With this in mind, it’s only fitting to mention the organizers of the annual Latino Festival in Utica; Sonia Martinez, Anthony Tony Colon, Lindy Colon, Kevin Marken and Ed Jackson, board members of the Mohawk Valley Latino Association, (MVLA). Mr. Colon said, “The Latino Association was formed approximately 14-years ago and we decided that every year we would have an event, invite friends and family from the community, not just Latinos but everybody, and here we are. This is our greatest turn out so far and we certainly are very supportive of the community and this is just another example of being members of this community.” Through its work in the community, MVLA in many ways serves as an unofficial collector and preserver of Latino culture in Utica.
Martinez, a founding member of MVLA fits the description of one of the community leaders that contributes substantially to Latinos in Utica. Her many contributions go largely unrecognized. Martinez is constantly on the move helping with language services, assistance with housing, social and immigration services, and even acting as a chauffeur to help those struggling make appointments. Young Latinos throughout Utica have benefitted from Martinez’s service and activism. The Latino Festival is a great opportunity to highlight the culture and its roots, and document the achievements and contributions being made by Martinez and many others like her.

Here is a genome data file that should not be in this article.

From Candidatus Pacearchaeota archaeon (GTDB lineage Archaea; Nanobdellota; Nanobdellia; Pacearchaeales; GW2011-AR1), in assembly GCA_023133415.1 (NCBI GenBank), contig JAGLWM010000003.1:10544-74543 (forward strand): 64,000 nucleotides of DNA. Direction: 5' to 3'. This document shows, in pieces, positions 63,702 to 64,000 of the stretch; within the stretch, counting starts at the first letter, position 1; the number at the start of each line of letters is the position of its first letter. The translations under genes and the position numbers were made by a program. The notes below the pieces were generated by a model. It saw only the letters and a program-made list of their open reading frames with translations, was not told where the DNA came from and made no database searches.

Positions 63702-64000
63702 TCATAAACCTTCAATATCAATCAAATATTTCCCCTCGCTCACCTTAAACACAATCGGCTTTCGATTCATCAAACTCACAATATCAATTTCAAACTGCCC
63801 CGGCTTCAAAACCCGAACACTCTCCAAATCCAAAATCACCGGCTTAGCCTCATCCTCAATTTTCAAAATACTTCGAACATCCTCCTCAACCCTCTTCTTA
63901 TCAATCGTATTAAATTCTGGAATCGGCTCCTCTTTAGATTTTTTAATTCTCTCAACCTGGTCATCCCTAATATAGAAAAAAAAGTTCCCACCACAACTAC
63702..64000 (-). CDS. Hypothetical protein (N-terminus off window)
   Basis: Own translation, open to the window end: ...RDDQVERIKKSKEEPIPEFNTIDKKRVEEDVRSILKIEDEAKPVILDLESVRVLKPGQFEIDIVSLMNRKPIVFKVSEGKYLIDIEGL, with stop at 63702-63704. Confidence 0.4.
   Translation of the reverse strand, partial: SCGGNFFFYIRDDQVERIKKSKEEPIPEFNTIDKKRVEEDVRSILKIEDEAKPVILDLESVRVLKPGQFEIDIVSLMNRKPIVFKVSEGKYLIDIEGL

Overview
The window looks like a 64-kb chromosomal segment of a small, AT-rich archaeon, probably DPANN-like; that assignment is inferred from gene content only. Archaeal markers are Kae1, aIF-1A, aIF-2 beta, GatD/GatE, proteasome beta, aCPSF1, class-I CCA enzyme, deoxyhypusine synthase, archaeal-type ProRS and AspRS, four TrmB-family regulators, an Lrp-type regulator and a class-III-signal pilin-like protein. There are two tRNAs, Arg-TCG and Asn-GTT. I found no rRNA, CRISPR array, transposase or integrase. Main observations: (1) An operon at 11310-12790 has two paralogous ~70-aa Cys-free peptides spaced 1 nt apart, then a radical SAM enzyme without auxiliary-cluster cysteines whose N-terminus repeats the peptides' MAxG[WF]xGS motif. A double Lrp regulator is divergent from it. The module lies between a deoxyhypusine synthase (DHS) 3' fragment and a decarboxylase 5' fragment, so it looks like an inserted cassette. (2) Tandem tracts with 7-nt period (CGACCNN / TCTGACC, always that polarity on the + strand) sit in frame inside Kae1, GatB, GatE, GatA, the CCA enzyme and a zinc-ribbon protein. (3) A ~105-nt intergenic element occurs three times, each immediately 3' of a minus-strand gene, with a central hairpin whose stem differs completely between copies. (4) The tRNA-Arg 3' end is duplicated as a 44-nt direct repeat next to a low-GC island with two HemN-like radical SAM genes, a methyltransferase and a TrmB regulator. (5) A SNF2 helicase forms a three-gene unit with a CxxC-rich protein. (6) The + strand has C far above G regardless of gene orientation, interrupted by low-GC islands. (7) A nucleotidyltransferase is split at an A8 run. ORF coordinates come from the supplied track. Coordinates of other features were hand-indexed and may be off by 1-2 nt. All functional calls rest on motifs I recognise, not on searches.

Like any other official event, the festival opened with the singing of the National Anthem, sang by Lindy Colon, followed by greetings from the organizers, special guests, and local politicians, including Oneida County Executive Anthony Picente, State Senator Joseph Griffo and former Congressman, Michael Arcuri.
Marken sums it up best when he said, “It’s a rich tradition. With the food, the music, the language, all of the different elements that really help America to be what it is. And the Latino, Hispanic cultures are some of the most critical important parts of that entire wonderful thing that make it up to be America.” The study noted that the Puerto Rican community is not only the largest and oldest Latino community in the state; they’re also the most documented. Their documentation and archives started in 1972 at Hunter College, “It is the only archives in New York State that is devoted primarily to Latino documentation.”
Here are some historical events and milestones in Latino/Hispanic history worth sharing:
Spanish American War 1898
Puerto Ricans granted U.S. citizenship 1917
Immigration acts of 1965 and 1986
Events in Latin America leading to emigration: Cuban revolution (1959), Dominican rebellion and U.S. occupation (1965), wars in Central America, etc.
Aspira Consent Decree (1973) which led to the Bilingual Education Act,( later renamed the English Language Acquisition, Language Enhancement, and Academic Achievement Act, as a result of No Child Left Behind.)
Efforts to achieve economic, social and political change remain an on-going struggle in the Latino community right here in Utica. Find out how you can help advance these goals by contacting MVLA to join local, grassroots work already underway.